tcFn.onError(function (error, args, types) {

And set back the original throwing behaviour by calling onError with a falsey value.


overload: Overloading functions

Chaining methods

When creating an API, we often want our methods to accept different kinds of inputs, but the code that results from these checks is ugly and provides many occasions for bugs.

Instead, using overload, one can do the following:

  var overload = require('introspect-typed').overload;
  var createObj = overload(
    // This method is the default method, called when no other case
    // has matched
    function (obj) {
      obj.test = 1;
      return obj;
  .when('withName', // Here we define a 'withName' method in the overloading object
             [String, Object], // which matches calls with a String and an Object
    function (name,   obj,     o) // the last arg is the overloading object
    { = name;
      // We can use the overloading object to call other methods defined
      // for example the default method, passed to overload
      return createObj.default(obj);
  .when([String, String, Object], function (name, desc, obj, o) {
    obj.desc = desc;
    // Or we can use it to call named overloading methods.
    return createObj.withName(name, obj);

Without the comments:

  var overload = require('introspect-typed').overload;
  var createObj = overload(function (obj) {
    obj.test = 1;
    return obj;
  }).when('withName', [String, Object], function (name, obj, o) { = name;
    return createObj.default(obj);
  }).when([String, String, Object], function (name, desc, obj, o) {
    obj.desc = desc;
    return createObj.withName(name, obj);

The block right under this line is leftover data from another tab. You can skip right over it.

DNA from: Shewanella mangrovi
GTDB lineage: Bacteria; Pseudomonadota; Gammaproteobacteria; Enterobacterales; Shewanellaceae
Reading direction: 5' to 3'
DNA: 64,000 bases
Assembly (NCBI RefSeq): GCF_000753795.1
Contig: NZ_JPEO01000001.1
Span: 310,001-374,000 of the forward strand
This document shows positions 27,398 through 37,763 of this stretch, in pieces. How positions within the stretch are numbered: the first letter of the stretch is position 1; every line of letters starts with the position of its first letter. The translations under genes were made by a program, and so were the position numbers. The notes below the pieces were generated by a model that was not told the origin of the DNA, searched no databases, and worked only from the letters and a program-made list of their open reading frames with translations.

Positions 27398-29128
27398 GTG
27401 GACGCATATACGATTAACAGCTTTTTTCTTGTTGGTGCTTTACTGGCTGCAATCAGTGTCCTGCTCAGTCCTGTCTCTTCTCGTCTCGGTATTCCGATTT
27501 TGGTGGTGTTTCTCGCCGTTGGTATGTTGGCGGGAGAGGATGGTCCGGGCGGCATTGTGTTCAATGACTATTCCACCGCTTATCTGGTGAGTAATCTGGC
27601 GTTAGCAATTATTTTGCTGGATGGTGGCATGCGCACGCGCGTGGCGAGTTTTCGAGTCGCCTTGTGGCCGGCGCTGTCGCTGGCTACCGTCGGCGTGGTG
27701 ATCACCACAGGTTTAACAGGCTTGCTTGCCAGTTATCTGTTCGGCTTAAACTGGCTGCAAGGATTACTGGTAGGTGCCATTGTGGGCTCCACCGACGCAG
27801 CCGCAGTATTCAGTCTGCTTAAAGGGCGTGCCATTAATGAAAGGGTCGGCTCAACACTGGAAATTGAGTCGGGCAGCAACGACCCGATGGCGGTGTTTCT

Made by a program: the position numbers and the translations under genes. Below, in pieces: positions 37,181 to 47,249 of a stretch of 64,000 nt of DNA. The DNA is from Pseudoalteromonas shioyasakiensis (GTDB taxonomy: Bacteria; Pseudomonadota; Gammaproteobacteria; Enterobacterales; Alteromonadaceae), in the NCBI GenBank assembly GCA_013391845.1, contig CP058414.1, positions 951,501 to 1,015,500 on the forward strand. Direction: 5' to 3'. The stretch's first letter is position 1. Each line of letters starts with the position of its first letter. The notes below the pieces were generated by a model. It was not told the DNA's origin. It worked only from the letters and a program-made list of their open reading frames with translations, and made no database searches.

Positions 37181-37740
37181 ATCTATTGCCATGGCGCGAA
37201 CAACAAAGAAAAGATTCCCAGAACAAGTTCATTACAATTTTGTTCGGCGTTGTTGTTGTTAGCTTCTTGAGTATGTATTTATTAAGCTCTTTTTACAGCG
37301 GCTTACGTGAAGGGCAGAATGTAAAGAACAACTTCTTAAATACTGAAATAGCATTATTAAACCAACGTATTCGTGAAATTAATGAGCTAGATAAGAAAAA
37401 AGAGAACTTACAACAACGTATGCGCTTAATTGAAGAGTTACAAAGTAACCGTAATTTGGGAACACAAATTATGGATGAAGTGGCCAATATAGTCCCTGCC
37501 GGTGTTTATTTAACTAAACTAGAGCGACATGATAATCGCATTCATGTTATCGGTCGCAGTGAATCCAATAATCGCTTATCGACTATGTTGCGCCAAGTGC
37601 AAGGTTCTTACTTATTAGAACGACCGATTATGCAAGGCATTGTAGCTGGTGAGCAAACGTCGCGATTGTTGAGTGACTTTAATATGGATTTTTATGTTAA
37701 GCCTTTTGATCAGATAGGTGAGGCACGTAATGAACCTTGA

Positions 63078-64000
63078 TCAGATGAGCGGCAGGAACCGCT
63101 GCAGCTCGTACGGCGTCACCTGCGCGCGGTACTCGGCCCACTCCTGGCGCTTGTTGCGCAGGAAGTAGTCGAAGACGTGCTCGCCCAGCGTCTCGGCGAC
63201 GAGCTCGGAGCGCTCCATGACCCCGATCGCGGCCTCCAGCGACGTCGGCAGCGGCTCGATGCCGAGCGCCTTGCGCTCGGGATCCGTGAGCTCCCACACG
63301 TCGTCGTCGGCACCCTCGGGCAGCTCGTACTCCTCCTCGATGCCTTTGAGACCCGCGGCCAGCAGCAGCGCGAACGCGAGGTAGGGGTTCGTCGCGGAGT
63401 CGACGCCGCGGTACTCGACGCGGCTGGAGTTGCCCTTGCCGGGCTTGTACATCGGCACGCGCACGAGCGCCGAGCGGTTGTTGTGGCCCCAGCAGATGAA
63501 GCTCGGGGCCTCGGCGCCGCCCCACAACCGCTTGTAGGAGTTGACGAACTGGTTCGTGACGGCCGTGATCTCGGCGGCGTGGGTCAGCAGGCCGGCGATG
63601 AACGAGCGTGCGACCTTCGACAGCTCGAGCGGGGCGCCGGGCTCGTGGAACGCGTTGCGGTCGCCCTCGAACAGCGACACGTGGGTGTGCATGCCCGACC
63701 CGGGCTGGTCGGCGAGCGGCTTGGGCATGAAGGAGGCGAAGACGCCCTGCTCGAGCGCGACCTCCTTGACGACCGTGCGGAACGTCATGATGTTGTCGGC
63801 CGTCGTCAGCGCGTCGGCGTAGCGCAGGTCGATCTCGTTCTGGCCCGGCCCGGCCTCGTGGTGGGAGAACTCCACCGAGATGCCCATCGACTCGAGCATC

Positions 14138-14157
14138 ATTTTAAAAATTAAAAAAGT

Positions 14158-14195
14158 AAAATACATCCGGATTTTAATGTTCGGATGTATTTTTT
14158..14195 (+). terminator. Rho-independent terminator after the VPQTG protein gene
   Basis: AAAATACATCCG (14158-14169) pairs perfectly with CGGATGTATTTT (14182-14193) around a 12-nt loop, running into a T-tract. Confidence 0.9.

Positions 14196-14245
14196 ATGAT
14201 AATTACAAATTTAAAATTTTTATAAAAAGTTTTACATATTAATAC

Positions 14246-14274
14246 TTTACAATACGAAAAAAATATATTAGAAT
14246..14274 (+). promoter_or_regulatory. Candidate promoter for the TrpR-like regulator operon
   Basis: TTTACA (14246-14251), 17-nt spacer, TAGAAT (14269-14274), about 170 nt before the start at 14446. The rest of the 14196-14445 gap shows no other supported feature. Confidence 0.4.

Calling a named overloaded method directly bypasses the type check.

To have a completely type checked method, one could do this instead:

  var overload = require('introspect-typed').overload;
  var typeChecked = require('introspect-typed').typeChecked;
  var createObj = overload([Object], function (obj) {
    obj.test = 1;
    return obj;
  .when([String, Object], function (name, obj, o) { = name;
    return createObj(obj);
  .when([String, String, Object], function (name, desc, obj, o) {
    obj.desc = desc;
    return createObj(name, obj);

The calls to overload with arguments matching [Array, Function] are equivalent to overload(typeChecked(types, fn)).

Complete overloading

  var overload = require('introspect-typed').overload;
  var fn = overload(function () { return this; })
    // give a number : increments it
      function (a) { return a + 1; })
    // give two numbers : multiply them
    .when([Number, Number],
      function (n1, n2) { return n1 * n2; })
    // give two strings: join them with '-'
    .when([String, String],
      function (s1, s2) { return s1 + '-' + s2; })
    // give 3 strings: join them with '!'
    .when([String, String, String],
      function (s1, s2, s3) { return [s1,s2,s3].join('!'); })
    // returns the length for a String or an Array
      function (v) { return v.length; })
    // logs arguments when there are 4 of them
    .when([Any, Any, Any, Any],
      function () { console.log(arguments); return arguments[3]; })
    // give a number and a string: repeat the string n times
    .when([Number, String],
      function (n, s) { return s.repeat(n); });

Calling this method with different kinds of arguments changes its behaviour.

    expect(fn('2','57', 'x'))'2!57!x');

The this value is conserved.

    expect(fn.apply(42, []));


The build function allows to create a new Typed context.

This allows to modify the matchType function, to pass more cases to the type checking.

    var build = require('introspect-typed').build;
    var newTypedContext = build();
    var matchType = newTypedContext.matchType;
    var Truthy = {};
    expect(matchType(Truthy, 1));
    expect(matchType(Truthy, null));
      case: function (type) { return type === Truthy; },
      match: function (type) { return function (val) { return !!val }; }
    expect(matchType(Truthy, 1));
    expect(matchType(Truthy, null));